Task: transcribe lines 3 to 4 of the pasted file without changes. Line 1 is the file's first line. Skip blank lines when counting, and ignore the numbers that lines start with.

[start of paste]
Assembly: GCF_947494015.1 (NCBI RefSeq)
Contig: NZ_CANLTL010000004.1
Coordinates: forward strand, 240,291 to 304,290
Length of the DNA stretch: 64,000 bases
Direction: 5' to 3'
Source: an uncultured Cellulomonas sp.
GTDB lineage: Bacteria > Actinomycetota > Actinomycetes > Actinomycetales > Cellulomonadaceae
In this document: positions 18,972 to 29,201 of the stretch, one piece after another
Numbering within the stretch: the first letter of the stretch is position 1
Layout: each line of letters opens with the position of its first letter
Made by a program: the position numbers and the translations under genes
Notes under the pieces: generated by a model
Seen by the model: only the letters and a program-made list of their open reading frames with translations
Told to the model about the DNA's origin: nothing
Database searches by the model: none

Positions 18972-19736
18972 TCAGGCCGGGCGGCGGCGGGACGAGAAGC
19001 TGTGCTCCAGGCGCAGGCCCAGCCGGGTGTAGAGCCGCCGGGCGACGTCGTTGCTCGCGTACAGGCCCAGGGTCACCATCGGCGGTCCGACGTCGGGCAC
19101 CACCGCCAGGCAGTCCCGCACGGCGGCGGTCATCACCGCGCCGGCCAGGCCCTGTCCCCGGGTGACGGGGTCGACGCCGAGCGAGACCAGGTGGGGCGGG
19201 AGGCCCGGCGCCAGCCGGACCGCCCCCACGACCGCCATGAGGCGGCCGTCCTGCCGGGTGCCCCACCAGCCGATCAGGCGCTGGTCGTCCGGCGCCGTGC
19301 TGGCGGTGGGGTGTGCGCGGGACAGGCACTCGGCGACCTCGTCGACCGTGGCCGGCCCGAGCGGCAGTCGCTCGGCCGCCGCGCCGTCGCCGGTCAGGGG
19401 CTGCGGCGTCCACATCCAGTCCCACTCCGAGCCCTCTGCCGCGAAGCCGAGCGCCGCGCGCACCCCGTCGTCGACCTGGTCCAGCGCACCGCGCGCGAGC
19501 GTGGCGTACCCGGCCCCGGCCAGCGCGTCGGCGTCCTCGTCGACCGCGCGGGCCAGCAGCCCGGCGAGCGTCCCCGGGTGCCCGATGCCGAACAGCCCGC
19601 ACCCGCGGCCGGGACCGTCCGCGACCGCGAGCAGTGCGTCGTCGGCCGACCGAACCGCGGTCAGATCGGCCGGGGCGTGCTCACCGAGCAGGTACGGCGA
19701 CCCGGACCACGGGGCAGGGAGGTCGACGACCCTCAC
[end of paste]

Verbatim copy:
Coordinates: forward strand, 240,291 to 304,290
Length of the DNA stretch: 64,000 bases